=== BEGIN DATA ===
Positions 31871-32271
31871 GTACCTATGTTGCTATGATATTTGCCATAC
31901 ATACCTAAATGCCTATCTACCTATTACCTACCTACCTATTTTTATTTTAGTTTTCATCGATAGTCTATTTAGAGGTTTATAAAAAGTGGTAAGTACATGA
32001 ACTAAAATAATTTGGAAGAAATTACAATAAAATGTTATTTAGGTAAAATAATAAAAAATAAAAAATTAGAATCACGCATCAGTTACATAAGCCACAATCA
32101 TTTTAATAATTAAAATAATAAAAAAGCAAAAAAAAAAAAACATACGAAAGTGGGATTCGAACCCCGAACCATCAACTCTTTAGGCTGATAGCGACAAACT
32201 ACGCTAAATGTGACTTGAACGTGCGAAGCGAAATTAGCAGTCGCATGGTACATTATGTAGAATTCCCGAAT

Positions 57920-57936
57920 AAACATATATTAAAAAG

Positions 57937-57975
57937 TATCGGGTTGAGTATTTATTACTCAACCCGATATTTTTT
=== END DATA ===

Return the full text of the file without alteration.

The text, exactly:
Positions 31871-32271
31871 GTACCTATGTTGCTATGATATTTGCCATAC
31901 ATACCTAAATGCCTATCTACCTATTACCTACCTACCTATTTTTATTTTAGTTTTCATCGATAGTCTATTTAGAGGTTTATAAAAAGTGGTAAGTACATGA
32001 ACTAAAATAATTTGGAAGAAATTACAATAAAATGTTATTTAGGTAAAATAATAAAAAATAAAAAATTAGAATCACGCATCAGTTACATAAGCCACAATCA
32101 TTTTAATAATTAAAATAATAAAAAAGCAAAAAAAAAAAAACATACGAAAGTGGGATTCGAACCCCGAACCATCAACTCTTTAGGCTGATAGCGACAAACT
32201 ACGCTAAATGTGACTTGAACGTGCGAAGCGAAATTAGCAGTCGCATGGTACATTATGTAGAATTCCCGAAT

Positions 57920-57936
57920 AAACATATATTAAAAAG

Positions 57937-57975
57937 TATCGGGTTGAGTATTTATTACTCAACCCGATATTTTTT